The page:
This offseason will provide significant challenges for the Chargers
February 9, 2023
The 2023 off-season has started for the Los Angeles Chargers management team and the 2023 will provide some significant challenges. The Chargers need to address the NFL salary cap, they need to prepare for the NFL Draft, and they need to find a way to resign or extend the players they need to make another playoff appearance in 2023.
The Chargers will need to get below the NFL salary cap of $224.8 million by 1:00 PM on March 15th. That is the day the 2023 NFL season will officially begin. That is also the official beginning of NFL free agency. According to Spotrac.com, the Chargers are about $19.8 million over the salary cap.
The Chargers have some difficult decisions to make to get under the salary cap this year. Left guard Matt Feiler could be cut, saving $6.5 million against the salary cap. Tight end Gerald Everett could be let go, with a savings of $4 million. That is a total of $10.5 million in savings. But those two cuts only get the Chargers about halfway to their league mandated salary limit.
The two Charger players that would bring the most savings against the salary cap would be linebacker Khalil Mack and wide receiver Keenan Allen. Cutting Mack would save $18.4 million against the salary cap. Cutting Allen would save $14.8 million against the salary cap. Mack is a future Hall of Famer coming off a pro bowl season. He is a leader on an improving defense. It is doubtful he is cut.
Allen is a ten-year veteran who will be 31 next season. He is a five-time pro bowl wide receiver. He may have lost a step, but he is still one of the best route runners in the NFL and he still has great hands. He would be difficult to replace and quarterback Justin Herbert would miss Allen. The Chargers could attempt to trade Allen, to at least get some compensation for him.
The Chargers could restructure a few contracts, but that just pushes the money out to the future and at some point, the team has to pay the bill. But without a restructuring of contracts, it will not be possible to keep Allen. Without Allen, the Chargers will be very thin at wide receiver. They are going to need help at wide receiver and tight end in the upcoming draft even if they keep Allen.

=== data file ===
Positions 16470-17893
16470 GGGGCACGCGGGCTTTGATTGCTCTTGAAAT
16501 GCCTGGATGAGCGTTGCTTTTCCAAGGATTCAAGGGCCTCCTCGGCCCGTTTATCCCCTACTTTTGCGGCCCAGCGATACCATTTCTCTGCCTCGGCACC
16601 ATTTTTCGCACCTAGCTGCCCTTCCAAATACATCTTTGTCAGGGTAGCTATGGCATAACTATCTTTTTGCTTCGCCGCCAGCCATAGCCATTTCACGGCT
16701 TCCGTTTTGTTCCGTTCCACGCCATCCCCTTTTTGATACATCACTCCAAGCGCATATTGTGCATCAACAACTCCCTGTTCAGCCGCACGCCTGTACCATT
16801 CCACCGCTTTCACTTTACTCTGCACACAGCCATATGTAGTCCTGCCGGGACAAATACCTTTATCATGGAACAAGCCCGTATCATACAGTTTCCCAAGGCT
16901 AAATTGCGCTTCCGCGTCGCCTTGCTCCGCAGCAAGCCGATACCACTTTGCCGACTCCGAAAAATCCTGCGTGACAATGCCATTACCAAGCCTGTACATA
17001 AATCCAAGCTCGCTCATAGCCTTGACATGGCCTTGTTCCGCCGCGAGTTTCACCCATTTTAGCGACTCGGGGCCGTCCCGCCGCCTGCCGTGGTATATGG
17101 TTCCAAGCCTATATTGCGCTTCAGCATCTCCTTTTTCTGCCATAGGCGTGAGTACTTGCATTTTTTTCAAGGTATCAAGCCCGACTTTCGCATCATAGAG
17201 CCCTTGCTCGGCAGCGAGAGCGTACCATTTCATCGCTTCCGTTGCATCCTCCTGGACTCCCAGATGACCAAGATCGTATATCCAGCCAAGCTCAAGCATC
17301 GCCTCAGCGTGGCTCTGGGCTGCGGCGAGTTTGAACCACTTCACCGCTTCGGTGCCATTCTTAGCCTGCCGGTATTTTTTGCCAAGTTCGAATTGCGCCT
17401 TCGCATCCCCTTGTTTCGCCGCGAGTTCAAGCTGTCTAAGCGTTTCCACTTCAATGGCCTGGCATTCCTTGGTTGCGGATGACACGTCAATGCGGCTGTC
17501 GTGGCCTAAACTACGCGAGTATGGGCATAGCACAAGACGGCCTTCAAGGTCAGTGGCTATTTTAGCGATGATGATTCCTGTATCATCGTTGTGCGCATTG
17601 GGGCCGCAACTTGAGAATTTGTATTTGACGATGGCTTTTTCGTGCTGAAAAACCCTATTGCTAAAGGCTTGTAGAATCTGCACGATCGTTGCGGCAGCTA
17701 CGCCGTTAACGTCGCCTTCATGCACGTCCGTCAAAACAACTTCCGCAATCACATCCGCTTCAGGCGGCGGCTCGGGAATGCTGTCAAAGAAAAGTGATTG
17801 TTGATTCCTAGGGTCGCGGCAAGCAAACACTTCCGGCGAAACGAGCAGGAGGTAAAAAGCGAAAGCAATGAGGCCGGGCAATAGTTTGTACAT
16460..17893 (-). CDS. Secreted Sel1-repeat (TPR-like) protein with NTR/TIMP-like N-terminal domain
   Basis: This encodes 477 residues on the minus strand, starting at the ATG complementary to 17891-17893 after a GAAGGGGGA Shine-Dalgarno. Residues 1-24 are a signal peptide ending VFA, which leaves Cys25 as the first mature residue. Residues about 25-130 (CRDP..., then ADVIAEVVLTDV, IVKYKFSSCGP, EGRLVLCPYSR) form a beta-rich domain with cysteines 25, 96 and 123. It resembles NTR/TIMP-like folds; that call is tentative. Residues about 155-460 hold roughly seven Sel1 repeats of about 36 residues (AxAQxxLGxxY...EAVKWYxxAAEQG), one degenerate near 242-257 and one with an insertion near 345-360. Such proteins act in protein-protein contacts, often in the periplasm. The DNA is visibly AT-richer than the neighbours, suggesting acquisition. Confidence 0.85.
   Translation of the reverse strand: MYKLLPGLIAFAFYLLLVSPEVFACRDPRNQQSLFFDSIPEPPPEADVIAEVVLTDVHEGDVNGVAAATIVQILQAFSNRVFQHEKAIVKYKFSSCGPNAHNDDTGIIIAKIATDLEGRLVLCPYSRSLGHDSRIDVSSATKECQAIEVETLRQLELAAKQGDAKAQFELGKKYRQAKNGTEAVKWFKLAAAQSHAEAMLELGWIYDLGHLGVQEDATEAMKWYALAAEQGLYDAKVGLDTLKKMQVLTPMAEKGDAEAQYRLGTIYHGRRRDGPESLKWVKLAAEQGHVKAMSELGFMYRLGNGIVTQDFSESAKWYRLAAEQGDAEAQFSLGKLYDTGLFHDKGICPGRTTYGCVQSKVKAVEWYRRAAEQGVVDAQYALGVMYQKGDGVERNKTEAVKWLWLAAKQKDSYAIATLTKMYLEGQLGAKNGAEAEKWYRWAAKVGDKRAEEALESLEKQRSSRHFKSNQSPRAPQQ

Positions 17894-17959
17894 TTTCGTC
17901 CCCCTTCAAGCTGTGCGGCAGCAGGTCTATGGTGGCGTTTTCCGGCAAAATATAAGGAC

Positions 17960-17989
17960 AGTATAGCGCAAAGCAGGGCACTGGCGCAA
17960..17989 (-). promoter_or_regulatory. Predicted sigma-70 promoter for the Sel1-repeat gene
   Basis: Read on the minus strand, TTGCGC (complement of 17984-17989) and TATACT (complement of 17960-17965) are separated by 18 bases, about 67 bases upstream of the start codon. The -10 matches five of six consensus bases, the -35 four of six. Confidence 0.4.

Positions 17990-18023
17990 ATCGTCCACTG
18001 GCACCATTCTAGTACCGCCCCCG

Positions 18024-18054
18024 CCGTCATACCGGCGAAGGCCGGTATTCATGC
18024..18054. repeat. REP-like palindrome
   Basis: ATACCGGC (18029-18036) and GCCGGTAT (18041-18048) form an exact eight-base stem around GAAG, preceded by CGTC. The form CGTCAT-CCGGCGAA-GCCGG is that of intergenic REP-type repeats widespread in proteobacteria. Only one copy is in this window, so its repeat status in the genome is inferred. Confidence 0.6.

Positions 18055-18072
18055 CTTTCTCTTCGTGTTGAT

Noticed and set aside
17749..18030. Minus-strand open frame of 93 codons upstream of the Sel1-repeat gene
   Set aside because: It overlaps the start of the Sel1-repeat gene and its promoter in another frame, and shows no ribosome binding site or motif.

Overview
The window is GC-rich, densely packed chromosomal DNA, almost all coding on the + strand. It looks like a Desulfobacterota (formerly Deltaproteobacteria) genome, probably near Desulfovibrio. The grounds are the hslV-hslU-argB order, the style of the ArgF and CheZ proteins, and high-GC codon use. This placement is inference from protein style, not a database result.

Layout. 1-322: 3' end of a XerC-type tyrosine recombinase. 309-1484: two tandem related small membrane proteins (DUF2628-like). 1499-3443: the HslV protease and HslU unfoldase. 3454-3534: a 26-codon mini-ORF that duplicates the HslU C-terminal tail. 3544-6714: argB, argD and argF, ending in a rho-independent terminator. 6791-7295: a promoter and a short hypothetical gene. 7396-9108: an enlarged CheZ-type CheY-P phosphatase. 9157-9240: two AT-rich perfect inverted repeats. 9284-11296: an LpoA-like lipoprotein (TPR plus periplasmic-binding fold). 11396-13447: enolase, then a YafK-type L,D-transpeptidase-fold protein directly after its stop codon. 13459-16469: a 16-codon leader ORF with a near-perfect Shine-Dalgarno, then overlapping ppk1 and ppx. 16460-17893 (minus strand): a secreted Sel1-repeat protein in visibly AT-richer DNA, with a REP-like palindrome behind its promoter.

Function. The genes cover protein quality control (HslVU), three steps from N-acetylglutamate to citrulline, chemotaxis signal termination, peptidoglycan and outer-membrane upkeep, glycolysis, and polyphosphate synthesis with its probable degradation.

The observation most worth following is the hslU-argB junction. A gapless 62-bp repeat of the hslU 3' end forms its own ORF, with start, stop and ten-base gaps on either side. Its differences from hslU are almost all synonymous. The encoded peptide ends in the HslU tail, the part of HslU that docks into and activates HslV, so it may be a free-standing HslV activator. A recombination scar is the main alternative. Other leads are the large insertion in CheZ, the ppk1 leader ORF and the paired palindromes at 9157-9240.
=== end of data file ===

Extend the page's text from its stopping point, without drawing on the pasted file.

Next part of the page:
The Chargers have some key unrestricted free agents of their own that they will need to resign, starting with linebacker Kyle Van Noy, linebacker Drew Tranquill, cornerback Bryce Callahan, defensive end Morgan Fox, wide receiver DeAndre Carter, right tackle Trey Pipkins, and safety Nasir Adderley. Tight end Donald Parham is a restricted free agent and could return as the starting tight end.
Kellen Moore, the Chargers new offensive coordinator, may want to add a few players that he is familiar from his days as the offensive coordinator of Dallas Cowboys. Tight end Dalton Schultz, who played his college football at Stanford, is a free agent who caught 198 passes and had 17 touchdown receptions in the past three seasons playing for the Cowboys. Quarterback Cooper Rush and wide receiver Noah Brown are also unrestricted free agents from the Cowboys that might provide depth for the Chargers.
Without Keenan Allen, the Chargers starting wide receiver are Mike Williams and Josh Palmer, with very little depth behind them on the roster. Wide receiver should be a priority for the Chargers in the draft and a player like Zay Flowers out of Boston College would be a good first round pick for the Chargers. Flowers was a teammate at Boston College of Chargers right guard Zion Johnson, the team’s first round draft pick in 2022. Flowers is the type of explosive player that the Chargers need on the roster.
If the Chargers are unable to add Schultz to their roster, tight end will also become a priority in the draft. Dalton Kincaid of the Utah Utes, Luke Musgrave of the Oregon State Beavers, and Michael Mayer of the Notre Dame Fighting Irish are among the best tight ends in college football and would be good additions to the Chargers roster. The 2023 NFL Draft will begin April 27th through April 29th and will be held in Kansas City, Missouri.